The Music Game: CMW Edition

When are you going to start doing something different?

In fact, I’ll even rephrase the question, just in case you don’t understand.

Why should I, or anyone else, care?

It’s been three nights of CMW and so many bands are doing the same thing as always.  It’s nice to be comfortable in your circle of friends, family members and the few randoms without actual knowledge or taste – do you think it’s enough?

Unless you have a rich uncle that owns a label and wants to throw money at you, the only way you are going to be successful anymore is if you do something new.  Stop comparing yourself to other bands, DON’T DO THAT.  It’s the worst strategy and it has never worked, you’re playing a loser’s game if you’re trying to be the new Diamond Rings – that sound was old in the 80’s.

There was a time in Canada when being on the cover of NOW or Exclaim! meant something, now what you get is the same interviews and reviews from 20 different magazines, everyone is afraid to step out of line or risk being cut off from the mainline that PR firms have created.  If you’re not willing to play the positivity game, you’re out.  You can’t say anything even borderline constructive or you’re out.  Even asking the wrong question is enough to cut you out.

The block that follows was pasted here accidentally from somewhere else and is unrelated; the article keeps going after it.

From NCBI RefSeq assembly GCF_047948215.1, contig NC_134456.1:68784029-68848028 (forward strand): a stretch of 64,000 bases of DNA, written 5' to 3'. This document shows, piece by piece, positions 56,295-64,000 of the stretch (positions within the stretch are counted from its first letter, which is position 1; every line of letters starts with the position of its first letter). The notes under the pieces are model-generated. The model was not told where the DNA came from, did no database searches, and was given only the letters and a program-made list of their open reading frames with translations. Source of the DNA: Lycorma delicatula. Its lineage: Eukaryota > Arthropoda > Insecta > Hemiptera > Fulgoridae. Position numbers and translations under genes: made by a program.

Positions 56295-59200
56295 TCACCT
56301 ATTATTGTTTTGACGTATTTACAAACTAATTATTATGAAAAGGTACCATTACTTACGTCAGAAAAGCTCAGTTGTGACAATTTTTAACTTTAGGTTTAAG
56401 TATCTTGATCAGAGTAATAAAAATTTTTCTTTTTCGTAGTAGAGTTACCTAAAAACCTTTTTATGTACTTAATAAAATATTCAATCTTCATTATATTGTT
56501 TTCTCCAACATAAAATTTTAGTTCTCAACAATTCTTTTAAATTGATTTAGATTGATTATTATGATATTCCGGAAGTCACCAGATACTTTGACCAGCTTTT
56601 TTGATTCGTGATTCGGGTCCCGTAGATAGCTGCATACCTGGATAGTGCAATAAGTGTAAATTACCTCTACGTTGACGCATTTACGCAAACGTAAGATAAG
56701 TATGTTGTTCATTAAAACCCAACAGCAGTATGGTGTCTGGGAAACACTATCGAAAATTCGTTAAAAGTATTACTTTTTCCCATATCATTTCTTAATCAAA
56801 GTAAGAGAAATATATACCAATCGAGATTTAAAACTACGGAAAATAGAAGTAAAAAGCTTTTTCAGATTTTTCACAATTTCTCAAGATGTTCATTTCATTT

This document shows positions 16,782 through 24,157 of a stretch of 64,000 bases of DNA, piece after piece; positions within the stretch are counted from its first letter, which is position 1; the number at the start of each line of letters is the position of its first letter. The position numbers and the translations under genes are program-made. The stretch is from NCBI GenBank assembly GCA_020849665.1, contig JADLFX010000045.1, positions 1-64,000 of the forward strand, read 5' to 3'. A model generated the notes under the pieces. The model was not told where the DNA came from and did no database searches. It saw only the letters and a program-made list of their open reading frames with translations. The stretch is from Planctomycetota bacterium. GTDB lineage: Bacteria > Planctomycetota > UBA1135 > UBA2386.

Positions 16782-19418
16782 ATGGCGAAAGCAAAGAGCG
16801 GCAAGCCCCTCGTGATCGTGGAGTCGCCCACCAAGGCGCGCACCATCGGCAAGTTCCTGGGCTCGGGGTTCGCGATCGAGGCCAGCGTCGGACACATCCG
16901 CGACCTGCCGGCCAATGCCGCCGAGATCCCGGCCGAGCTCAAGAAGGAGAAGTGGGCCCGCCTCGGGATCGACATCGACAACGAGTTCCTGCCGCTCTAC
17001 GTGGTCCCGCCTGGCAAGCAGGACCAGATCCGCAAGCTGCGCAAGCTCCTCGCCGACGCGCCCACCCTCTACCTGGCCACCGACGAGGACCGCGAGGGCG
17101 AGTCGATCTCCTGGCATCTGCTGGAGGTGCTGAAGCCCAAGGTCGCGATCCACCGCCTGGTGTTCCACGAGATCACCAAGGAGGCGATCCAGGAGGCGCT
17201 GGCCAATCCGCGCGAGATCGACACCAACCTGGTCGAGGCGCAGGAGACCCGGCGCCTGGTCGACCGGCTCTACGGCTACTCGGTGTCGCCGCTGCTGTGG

I interviewed this band called Neverest a couple years ago – by interview I mean that the band was there, two PR agents were in the room and two folks from the label were also there, coaching them to make sure they didn’t answer anything with – gasp – an actual response.  That’s the problem right there, everybody is image obsessed and for some reason the media has no problem with this.

We need to start caring more and stop accepting mediocrity, there are bands out there that have far more talent and better sound than what you’re being fed through radio, major publications and the me-to blogs.  They get it right sometimes but when you’re constantly left wondering if there’s more to music than the clone-factory.

I’ve written about this before and I’ll write about it again but if there’s one thing you need to read, it’s this:

Go practice, make yourself better and then make yourself a career.

The rockstar is dead, musicians in Canada don’t have money, they won’t have money, and they have never had money outside of the privileged few.  If you want to be one of those, luck and being in the right place have nothing to do with it, you need to not just be the best but you need to make sure you’re honest.  Honest with yourself and honest with the fans, they can see through your image and if you make them do that, it’s one step too many for them to access you.

I’m not saying ditch the PR firm, I’m saying ditch the attitude that you’re hot shit because you have one.  You can get people interested with image but if you have nothing fresh music-wise, you’re just a final year art project.

We all want to be successful, what are your motives?  More importantly, what is your plan?  It had better involve practice and patience if you want to make a career instead of a fast burning fire.

-Aaron

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